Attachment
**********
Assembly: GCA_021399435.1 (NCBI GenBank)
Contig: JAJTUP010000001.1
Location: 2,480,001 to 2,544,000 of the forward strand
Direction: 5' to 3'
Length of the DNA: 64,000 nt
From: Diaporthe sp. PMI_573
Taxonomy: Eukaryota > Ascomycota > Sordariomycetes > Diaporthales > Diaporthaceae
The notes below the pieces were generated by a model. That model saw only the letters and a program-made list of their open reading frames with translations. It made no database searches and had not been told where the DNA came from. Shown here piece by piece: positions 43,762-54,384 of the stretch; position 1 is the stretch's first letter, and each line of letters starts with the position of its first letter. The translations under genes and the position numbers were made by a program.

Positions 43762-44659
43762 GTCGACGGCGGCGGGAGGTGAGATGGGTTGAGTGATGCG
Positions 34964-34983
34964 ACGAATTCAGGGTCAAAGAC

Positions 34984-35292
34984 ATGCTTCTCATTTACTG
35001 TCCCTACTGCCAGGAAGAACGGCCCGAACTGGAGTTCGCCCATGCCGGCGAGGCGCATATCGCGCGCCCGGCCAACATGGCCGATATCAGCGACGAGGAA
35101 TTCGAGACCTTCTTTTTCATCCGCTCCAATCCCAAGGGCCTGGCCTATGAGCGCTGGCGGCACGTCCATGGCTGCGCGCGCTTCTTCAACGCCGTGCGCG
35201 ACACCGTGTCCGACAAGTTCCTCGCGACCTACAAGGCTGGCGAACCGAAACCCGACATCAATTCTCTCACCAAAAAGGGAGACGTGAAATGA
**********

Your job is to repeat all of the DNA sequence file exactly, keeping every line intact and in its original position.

Assembly: GCA_021399435.1 (NCBI GenBank)
Contig: JAJTUP010000001.1
Location: 2,480,001 to 2,544,000 of the forward strand
Direction: 5' to 3'
Length of the DNA: 64,000 nt
From: Diaporthe sp. PMI_573
Taxonomy: Eukaryota > Ascomycota > Sordariomycetes > Diaporthales > Diaporthaceae
The notes below the pieces were generated by a model. That model saw only the letters and a program-made list of their open reading frames with translations. It made no database searches and had not been told where the DNA came from. Shown here piece by piece: positions 43,762-54,384 of the stretch; position 1 is the stretch's first letter, and each line of letters starts with the position of its first letter. The translations under genes and the position numbers were made by a program.

Positions 43762-44659
43762 GTCGACGGCGGCGGGAGGTGAGATGGGTTGAGTGATGCG
Positions 34964-34983
34964 ACGAATTCAGGGTCAAAGAC

Positions 34984-35292
34984 ATGCTTCTCATTTACTG
35001 TCCCTACTGCCAGGAAGAACGGCCCGAACTGGAGTTCGCCCATGCCGGCGAGGCGCATATCGCGCGCCCGGCCAACATGGCCGATATCAGCGACGAGGAA
35101 TTCGAGACCTTCTTTTTCATCCGCTCCAATCCCAAGGGCCTGGCCTATGAGCGCTGGCGGCACGTCCATGGCTGCGCGCGCTTCTTCAACGCCGTGCGCG
35201 ACACCGTGTCCGACAAGTTCCTCGCGACCTACAAGGCTGGCGAACCGAAACCCGACATCAATTCTCTCACCAAAAAGGGAGACGTGAAATGA